King G, Williams L, Hahn Goldberg S. Family-oriented services in pediatric rehabilitation: a scoping review and framework to promote parent and family wellness. Child Care Health Dev. 2017 May;43(3):334-347. doi: 10.1111/cch.12435. Epub 2017 Jan 12. Review. PubMed PMID: 28083952.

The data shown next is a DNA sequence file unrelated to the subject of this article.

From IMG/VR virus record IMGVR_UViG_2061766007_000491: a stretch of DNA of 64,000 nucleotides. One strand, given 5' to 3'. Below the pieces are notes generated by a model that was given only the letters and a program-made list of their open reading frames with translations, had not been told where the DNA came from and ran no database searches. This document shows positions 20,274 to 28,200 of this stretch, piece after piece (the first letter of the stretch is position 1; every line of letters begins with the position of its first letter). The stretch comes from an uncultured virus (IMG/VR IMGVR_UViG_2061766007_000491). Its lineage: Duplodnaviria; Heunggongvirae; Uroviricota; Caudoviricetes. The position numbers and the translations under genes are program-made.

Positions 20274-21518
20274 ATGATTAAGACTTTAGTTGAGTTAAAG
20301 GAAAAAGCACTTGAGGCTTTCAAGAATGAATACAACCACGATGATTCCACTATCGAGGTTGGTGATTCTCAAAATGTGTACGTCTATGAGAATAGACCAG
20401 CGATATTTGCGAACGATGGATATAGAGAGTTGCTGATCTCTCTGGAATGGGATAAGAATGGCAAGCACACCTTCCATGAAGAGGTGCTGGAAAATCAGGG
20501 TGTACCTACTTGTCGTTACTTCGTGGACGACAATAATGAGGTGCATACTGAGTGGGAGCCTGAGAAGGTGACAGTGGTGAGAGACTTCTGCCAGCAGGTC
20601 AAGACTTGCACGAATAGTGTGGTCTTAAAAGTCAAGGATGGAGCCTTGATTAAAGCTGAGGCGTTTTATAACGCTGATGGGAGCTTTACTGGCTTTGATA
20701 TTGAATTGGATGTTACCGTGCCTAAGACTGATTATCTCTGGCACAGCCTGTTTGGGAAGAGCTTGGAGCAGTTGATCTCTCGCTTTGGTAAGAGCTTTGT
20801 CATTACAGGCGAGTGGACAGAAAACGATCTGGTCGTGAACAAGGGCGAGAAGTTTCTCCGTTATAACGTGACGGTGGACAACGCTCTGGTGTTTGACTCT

Family-oriented services are not as common as one would expect, given the widespread endorsement of family-centred care, the role of parents in supporting optimal child outcomes, and legislation and literature indicating that parent outcomes are important in their own right. There are no published service delivery frameworks describing the scope of services that could be delivered to promote parent and family wellness. A scoping review was conducted to identify types of family-oriented services for parents of children with physical disabilities and/or intellectual impairments. This information was then synthesized into a conceptual framework of services to inform service selection and design. A scoping review of the recent literature was performed to capture descriptions of services targeting parents/families of children with physical disabilities and/or intellectual impairments, published in a six-year period (2009 to 2014). Six databases were searched and 557 retrieved articles were screened using inclusion and exclusion criteria. Thirty six relevant articles were identified. Based on descriptions of services in these articles, along with seminal articles describing the nature of desirable services, we propose a needs-based and capacity-enhancing framework outlining a continuum of family-oriented services for parents of children with disabilities. The framework includes six types of services to meet parent/family needs, organized as a continuum from fundamental information/education services, to those supporting parents to deliver services to meet their child’s needs, to a variety of services addressing parents’ own needs (support groups, psychosocial services and service coordination). The framework provides pediatric rehabilitation service organizations with a way to consider different possible family-oriented services. Implications include the particular importance of providing information resources, support groups and psychosocial services to meet parents’ needs, enhance capacity and promote family wellness. There is also an opportunity to provide composite parent-child services to address the needs of both parents and children.
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